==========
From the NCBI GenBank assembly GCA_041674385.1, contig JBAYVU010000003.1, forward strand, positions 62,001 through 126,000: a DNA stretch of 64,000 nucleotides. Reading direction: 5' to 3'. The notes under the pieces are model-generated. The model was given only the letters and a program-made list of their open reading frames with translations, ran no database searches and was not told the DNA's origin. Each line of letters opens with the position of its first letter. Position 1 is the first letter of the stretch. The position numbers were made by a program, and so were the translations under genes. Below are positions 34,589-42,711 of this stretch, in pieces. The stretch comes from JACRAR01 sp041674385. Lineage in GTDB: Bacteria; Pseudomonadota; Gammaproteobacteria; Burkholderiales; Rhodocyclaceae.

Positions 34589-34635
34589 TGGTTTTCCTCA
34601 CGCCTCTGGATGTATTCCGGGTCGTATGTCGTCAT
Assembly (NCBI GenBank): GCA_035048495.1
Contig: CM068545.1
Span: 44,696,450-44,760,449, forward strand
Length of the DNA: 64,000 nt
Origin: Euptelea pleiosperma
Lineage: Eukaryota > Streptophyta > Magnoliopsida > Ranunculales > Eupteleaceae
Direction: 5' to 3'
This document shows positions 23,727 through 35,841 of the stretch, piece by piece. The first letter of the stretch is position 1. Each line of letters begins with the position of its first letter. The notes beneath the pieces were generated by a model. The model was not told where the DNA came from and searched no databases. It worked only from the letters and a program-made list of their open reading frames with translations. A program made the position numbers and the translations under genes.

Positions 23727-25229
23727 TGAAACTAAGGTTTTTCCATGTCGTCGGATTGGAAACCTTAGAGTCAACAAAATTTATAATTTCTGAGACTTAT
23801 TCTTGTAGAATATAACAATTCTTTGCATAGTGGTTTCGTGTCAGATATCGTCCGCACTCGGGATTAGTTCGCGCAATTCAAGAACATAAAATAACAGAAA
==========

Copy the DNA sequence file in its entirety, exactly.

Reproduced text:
From the NCBI GenBank assembly GCA_041674385.1, contig JBAYVU010000003.1, forward strand, positions 62,001 through 126,000: a DNA stretch of 64,000 nucleotides. Reading direction: 5' to 3'. The notes under the pieces are model-generated. The model was given only the letters and a program-made list of their open reading frames with translations, ran no database searches and was not told the DNA's origin. Each line of letters opens with the position of its first letter. Position 1 is the first letter of the stretch. The position numbers were made by a program, and so were the translations under genes. Below are positions 34,589-42,711 of this stretch, in pieces. The stretch comes from JACRAR01 sp041674385. Lineage in GTDB: Bacteria; Pseudomonadota; Gammaproteobacteria; Burkholderiales; Rhodocyclaceae.

Positions 34589-34635
34589 TGGTTTTCCTCA
34601 CGCCTCTGGATGTATTCCGGGTCGTATGTCGTCAT
Assembly (NCBI GenBank): GCA_035048495.1
Contig: CM068545.1
Span: 44,696,450-44,760,449, forward strand
Length of the DNA: 64,000 nt
Origin: Euptelea pleiosperma
Lineage: Eukaryota > Streptophyta > Magnoliopsida > Ranunculales > Eupteleaceae
Direction: 5' to 3'
This document shows positions 23,727 through 35,841 of the stretch, piece by piece. The first letter of the stretch is position 1. Each line of letters begins with the position of its first letter. The notes beneath the pieces were generated by a model. The model was not told where the DNA came from and searched no databases. It worked only from the letters and a program-made list of their open reading frames with translations. A program made the position numbers and the translations under genes.

Positions 23727-25229
23727 TGAAACTAAGGTTTTTCCATGTCGTCGGATTGGAAACCTTAGAGTCAACAAAATTTATAATTTCTGAGACTTAT
23801 TCTTGTAGAATATAACAATTCTTTGCATAGTGGTTTCGTGTCAGATATCGTCCGCACTCGGGATTAGTTCGCGCAATTCAAGAACATAAAATAACAGAAA